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I was wondering if there is anyway to detect if a number was negative in PHP?

I have the following code

$profitloss = $result->date_sold_price - $result->date_bought_price;

I need to find out if $profitloss is a negative ... if it is i need to echo out that it is.

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21  
Don't worry, we all have our bad days ;) –  Marty May 26 '11 at 7:47
    
Ohh dang .... such an easy solution .. grr –  BigJobbies May 26 '11 at 7:53
    
this is just bad luck ^^ See my reply below, just for fun mate :D –  user743234 May 26 '11 at 7:59

6 Answers 6

up vote 37 down vote accepted
if ($profitloss < 0)
{
   echo "The profitloss is negative";
}

Edit: I feel like this was too simple an answer for the rep so here's something that you may also find helpful.

In PHP we can find the absolute value of an integer by using the abs() function. For example if I were trying to work out the difference between two figures I could do this:

$turnover = 10000;
$overheads = 12500;

$difference = abs($turnover-$overheads);

echo "The Difference is ".$difference;

This would produce The Difference is 2500.

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3  
else { echo "Hurray..."; } –  NAVEED May 26 '11 at 7:51
2  
I have no idea what you mean, this one took some serious working out. –  Dormouse May 26 '11 at 8:06
    
Nice answer, i like your edit as well. But what's the difference to $difference = $turnover - $overheads;? –  Heanz Jan 30 '14 at 8:33
    
Oh wow, I didn't expect to be commenting on this after almost three years. abs() will return the absolute value of any integer, so abs(-100) returns 100. $turnover-$overheads would result in -2500 whereas abs($turnover-$overheads) will result in 2500. –  Dormouse Jan 30 '14 at 16:29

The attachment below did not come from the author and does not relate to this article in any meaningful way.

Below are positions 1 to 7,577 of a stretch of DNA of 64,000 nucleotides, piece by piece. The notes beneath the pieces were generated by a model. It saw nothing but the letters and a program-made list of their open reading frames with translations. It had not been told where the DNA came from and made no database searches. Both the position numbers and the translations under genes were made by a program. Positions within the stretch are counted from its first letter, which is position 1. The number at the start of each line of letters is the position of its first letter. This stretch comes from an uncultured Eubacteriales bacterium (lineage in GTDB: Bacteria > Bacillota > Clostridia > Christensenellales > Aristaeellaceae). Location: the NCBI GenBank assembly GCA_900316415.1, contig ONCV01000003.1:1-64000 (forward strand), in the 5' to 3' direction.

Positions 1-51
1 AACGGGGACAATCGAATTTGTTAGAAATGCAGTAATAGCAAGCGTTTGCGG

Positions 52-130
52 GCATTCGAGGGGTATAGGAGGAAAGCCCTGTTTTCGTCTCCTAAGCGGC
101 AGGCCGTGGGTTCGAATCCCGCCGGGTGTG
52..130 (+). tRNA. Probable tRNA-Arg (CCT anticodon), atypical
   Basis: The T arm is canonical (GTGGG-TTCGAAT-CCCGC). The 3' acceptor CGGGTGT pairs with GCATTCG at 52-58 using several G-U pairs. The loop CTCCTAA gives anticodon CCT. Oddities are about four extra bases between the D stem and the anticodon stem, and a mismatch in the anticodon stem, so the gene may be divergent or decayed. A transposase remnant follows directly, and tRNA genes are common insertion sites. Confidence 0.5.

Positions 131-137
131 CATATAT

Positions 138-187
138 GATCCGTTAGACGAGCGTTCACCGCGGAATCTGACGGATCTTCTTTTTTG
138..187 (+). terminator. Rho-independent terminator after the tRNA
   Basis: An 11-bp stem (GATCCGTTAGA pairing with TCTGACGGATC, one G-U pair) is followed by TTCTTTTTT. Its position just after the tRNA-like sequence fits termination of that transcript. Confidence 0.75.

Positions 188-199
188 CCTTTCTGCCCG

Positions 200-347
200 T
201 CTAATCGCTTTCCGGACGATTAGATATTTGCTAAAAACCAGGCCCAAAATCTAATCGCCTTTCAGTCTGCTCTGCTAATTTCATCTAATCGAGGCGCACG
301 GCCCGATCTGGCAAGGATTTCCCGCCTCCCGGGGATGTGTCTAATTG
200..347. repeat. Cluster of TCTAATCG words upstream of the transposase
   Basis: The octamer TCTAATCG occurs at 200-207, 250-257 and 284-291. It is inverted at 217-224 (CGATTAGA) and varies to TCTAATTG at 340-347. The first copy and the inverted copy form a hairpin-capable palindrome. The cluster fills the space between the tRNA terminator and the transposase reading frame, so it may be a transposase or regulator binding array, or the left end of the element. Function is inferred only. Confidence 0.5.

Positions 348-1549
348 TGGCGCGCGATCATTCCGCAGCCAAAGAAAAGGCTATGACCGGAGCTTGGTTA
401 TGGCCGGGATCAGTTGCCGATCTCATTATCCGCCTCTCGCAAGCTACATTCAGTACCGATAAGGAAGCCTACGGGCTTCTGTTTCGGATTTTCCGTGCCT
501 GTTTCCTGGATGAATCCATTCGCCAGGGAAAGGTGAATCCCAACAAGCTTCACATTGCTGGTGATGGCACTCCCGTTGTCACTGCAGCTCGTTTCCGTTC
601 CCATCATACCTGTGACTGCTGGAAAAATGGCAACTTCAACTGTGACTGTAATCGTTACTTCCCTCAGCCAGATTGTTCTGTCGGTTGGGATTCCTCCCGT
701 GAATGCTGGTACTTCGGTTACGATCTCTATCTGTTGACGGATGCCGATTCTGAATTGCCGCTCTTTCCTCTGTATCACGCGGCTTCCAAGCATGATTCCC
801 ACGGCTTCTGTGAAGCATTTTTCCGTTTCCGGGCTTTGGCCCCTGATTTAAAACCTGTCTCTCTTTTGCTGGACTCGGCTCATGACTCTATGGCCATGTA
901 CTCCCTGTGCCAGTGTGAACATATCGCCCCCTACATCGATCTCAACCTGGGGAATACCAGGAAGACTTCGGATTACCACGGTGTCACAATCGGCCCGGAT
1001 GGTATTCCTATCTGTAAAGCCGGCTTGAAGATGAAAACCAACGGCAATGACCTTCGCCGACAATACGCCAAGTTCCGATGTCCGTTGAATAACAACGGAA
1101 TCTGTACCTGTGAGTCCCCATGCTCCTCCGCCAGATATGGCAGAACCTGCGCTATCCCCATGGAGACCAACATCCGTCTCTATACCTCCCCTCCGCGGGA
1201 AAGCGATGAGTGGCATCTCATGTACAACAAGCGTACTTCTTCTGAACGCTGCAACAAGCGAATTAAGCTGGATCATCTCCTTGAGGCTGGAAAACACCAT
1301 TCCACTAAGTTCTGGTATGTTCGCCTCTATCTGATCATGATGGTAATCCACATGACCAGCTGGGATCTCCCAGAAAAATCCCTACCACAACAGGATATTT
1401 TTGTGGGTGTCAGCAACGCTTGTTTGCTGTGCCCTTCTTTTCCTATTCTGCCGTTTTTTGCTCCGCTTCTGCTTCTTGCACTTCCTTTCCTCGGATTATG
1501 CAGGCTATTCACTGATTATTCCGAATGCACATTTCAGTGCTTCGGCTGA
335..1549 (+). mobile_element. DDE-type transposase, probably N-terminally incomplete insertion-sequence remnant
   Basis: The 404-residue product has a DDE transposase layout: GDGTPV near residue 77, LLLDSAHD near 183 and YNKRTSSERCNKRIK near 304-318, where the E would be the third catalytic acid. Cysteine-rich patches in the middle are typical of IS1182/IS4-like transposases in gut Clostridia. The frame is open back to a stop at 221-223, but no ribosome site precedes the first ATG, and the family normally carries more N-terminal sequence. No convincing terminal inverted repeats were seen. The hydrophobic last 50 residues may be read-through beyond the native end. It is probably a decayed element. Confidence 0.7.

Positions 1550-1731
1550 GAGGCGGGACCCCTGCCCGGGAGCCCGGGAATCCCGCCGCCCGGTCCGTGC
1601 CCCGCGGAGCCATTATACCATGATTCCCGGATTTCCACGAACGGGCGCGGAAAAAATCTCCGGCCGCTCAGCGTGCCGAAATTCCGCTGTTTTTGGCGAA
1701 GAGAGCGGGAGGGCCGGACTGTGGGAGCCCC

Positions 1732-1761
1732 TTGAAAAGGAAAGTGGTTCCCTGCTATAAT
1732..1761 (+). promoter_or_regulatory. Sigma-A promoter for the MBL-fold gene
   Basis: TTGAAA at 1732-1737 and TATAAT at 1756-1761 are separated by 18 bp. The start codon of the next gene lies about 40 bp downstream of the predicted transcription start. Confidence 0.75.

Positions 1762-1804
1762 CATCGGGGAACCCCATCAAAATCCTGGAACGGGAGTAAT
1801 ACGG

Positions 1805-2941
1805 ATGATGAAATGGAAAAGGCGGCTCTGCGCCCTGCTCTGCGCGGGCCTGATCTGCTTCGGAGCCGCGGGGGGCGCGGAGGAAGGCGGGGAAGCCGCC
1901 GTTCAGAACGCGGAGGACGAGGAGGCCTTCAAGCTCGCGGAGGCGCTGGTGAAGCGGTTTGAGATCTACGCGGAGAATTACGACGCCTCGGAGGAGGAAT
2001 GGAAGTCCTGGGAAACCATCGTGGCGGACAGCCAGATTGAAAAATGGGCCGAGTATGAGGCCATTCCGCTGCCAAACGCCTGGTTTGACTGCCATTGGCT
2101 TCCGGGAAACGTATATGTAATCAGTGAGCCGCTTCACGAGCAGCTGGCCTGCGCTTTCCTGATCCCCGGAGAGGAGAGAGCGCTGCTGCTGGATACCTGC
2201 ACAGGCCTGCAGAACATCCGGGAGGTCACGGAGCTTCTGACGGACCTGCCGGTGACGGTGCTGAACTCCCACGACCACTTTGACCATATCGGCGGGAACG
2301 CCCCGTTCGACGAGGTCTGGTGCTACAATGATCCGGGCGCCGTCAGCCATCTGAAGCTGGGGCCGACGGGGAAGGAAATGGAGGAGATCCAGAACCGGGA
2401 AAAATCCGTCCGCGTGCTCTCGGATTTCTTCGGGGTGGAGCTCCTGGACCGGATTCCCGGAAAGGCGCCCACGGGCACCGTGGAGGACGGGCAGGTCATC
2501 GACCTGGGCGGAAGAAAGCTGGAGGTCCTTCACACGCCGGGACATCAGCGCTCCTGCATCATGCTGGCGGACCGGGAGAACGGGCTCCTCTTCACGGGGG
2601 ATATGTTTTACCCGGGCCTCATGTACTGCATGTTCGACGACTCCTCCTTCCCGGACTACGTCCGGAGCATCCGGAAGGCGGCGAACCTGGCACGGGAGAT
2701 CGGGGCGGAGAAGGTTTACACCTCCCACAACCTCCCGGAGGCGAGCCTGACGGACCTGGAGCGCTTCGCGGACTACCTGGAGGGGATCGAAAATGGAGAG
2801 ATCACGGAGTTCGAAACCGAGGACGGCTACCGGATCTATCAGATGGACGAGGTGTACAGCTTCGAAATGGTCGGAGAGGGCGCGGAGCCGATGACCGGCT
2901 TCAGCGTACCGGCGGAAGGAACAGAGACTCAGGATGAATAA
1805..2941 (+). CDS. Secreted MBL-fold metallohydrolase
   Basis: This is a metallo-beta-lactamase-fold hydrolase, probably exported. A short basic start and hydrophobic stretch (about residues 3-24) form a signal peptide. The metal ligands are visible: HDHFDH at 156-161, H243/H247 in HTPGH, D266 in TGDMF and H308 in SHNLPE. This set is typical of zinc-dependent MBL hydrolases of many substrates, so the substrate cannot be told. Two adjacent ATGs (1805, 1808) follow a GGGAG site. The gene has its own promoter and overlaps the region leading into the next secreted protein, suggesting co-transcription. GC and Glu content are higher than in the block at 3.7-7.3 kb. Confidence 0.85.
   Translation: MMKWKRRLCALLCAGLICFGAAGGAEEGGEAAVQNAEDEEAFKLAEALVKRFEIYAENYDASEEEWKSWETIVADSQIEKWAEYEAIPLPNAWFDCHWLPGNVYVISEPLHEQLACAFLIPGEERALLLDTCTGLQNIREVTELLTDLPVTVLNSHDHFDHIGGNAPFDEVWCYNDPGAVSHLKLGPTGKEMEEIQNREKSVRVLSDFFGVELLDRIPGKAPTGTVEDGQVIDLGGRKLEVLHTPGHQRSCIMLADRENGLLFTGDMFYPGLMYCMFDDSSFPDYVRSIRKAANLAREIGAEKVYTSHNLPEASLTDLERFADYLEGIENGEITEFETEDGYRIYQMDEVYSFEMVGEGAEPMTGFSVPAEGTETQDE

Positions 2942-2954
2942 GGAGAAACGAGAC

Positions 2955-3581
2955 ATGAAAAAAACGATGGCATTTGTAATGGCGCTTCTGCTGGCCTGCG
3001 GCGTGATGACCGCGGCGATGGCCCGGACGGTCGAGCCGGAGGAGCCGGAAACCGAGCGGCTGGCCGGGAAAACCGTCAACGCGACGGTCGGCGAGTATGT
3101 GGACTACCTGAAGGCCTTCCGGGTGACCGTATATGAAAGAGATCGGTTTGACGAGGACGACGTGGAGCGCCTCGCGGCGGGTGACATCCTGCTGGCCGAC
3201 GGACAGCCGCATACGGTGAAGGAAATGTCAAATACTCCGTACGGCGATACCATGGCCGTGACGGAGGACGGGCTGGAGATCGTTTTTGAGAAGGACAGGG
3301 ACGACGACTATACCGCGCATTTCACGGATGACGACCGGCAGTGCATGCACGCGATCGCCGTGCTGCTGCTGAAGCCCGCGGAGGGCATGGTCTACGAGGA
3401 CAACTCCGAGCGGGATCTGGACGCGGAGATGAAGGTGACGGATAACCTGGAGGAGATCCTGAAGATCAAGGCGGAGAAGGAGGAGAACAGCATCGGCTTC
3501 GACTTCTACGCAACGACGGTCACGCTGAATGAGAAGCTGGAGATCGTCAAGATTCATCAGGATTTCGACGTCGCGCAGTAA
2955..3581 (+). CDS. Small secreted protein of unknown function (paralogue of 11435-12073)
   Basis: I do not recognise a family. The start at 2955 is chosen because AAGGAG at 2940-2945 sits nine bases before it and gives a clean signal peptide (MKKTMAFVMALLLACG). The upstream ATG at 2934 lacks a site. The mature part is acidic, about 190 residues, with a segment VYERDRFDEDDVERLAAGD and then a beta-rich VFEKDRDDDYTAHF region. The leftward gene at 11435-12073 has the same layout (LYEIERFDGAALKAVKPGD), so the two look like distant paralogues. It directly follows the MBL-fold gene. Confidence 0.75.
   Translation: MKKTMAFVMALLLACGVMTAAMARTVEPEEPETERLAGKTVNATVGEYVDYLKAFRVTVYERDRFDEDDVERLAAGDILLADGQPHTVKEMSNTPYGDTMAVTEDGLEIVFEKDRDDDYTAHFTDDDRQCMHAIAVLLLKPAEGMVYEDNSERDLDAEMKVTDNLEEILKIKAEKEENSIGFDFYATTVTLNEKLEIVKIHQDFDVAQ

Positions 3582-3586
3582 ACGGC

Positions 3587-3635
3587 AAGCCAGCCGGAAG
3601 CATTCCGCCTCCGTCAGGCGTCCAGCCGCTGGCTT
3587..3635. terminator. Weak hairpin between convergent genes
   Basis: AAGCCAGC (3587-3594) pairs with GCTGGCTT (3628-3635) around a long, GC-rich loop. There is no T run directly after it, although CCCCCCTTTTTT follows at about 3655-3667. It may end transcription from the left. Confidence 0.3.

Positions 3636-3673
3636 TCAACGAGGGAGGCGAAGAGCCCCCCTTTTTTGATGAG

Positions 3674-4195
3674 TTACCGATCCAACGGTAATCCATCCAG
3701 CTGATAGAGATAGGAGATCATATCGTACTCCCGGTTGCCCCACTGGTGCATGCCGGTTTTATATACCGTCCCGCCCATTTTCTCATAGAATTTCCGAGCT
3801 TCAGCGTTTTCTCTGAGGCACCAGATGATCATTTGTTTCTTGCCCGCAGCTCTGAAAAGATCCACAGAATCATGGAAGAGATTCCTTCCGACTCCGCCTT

I believe this is what you were looking for:

class Expression {
    protected $expression;
    protected $result;

    public function __construct($expression) {
        $this->expression = $expression;
    }

    public function evaluate() {
        $this->result = eval("return ".$this->expression.";");
        return $this;
    }

    public function getResult() {
        return $this->result;
    }
}

class NegativeFinder {
    protected $expressionObj;

    public function __construct(Expression $expressionObj) {
        $this->expressionObj = $expressionObj;
    }

    public function isItNegative() {
        $result = $this->expressionObj->evaluate()->getResult();

        if($this->hasMinusSign($result)) {
            return true;
        } else {
            return false;
        }
    }

    protected function hasMinusSign($value) {
        return (substr(strval($value), 0, 1) == "-");
    }
}

Usage:

$soldPrice = 1;
$boughtPrice = 2;
$negativeFinderObj = new NegativeFinder(new Expression("$soldPrice - $boughtPrice"));

echo ($negativeFinderObj->isItNegative()) ? "Is negative!" : "Is not negative :(";

Do however note that eval is a dangerous function, therefore use it only if you really, really need to find out if a number is negative.

:-)

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23  
you sir, are a horrible, horrible person :)) –  Daniel Mar 9 '13 at 15:39
    
My god this is brilliant. –  Mike P. Sep 16 '13 at 21:33
    
ok, enuf code for today -_- –  neshpro9 Oct 13 '14 at 7:24

You could check if $profitloss < 0

if ($profitloss < 0):
    echo "Less than 0\n";
endif;
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if(x < 0)
if(abs(x) != x)
if(substr(strval(x), 0, 1) == "-")
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if ( $profitloss < 0 ) {
   echo "negative";
};
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($profitloss < 0) ? echo 'false' : echo 'true';
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